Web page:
Manned and unmanned aircraft of the same type generally have recognizably similar physical components. The main exceptions are the cockpit and environmental control system or life support systems. Some UAVs carry payloads (such as a camera) that weigh considerably less than an adult human, and as a result can be considerably smaller. Though they carry heavy payloads, weaponized military drones are lighter than their manned counterparts with comparable armaments.
Small civilian UAVs have no life-critical systems, and can thus be built out of lighter but less sturdy materials and shapes, and can use less robustly tested electronic control systems. For small UAVs, the quadcopter design has become popular, though this layout is rarely used for manned aircraft. Miniaturization means that less-powerful propulsion technologies can be used that are not feasible for manned aircraft, such as small electric motors and batteries.
Control systems for UAVs are often different than manned craft. For remote human control, a camera and video link almost always replace the cockpit windows; radio-transmitted digital commands replace physical cockpit controls. Autopilot software is used on both manned and unmanned aircrft, with varying feature sets.
The primary difference for planes is the absence of the cockpit area and its windows. Tailless Quadcopters are a common form factor for rotary wing UAVs while tailed mono- and bi-copters are common for manned platforms.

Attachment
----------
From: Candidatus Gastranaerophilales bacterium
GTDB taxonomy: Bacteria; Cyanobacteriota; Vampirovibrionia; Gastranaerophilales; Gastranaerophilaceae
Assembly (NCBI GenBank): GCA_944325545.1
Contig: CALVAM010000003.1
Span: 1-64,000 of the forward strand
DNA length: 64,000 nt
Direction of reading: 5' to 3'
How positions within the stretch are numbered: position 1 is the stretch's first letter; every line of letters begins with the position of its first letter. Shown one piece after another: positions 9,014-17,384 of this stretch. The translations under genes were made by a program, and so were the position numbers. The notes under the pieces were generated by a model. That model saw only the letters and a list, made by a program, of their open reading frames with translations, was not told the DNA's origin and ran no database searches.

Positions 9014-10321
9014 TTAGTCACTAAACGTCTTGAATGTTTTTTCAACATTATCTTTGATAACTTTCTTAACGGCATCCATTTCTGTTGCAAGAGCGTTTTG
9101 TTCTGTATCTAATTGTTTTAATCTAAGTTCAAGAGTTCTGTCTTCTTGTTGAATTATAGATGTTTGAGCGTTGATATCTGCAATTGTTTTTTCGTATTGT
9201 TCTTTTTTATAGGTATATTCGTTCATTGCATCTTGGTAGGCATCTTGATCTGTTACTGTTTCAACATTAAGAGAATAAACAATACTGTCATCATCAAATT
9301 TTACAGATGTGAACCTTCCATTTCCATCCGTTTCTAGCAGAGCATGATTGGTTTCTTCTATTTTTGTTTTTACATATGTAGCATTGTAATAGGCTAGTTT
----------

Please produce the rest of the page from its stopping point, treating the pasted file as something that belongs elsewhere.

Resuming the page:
Power supply and platform
Small UAVs rely mostly use lithium-polymer batteries (Li-Po), while larger vehicles rely on conventional airplane engines.
UAV computing capability followed the advances of computing technology, beginning with analog controls and evolving into microcontrollers, then system-on-a-chip (SOC) and single-board computers (SBC).
System hardware for small UAVs is often called the Flight Controller (FC), Flight Controller Board (FCB) or Autopilot.
Proprioceptive sensors give information about the aircraft state. Exteroceptive sensors deal with external information like distance measurements, while exproprioceptive ones correlate internal and external states.
Non-cooperative sensors are able to detect targets autonomously so they are used for separation assurance and collision avoidance.
UAV actuators include digital electronic speed controllers (which control the RPM of the motors) linked to motors/engines and propellers, servomotors (for planes and helicopters mostly), weapons, payload actuators, LEDs and speakers.
UAV software is called the flight stack or autopilot. UAVs are real-time systems that require rapid response to changing sensor data. Examples include RaspberryPis, Beagleboards, etc. shielded with NavIO, PXFMini, etc. or designed from scratch such as Nuttx, preemptive-RT Linux, Xenomai, Orocos-Robot Operating System or DDS-ROS 2.0.
Source: Wikipedia and Youtube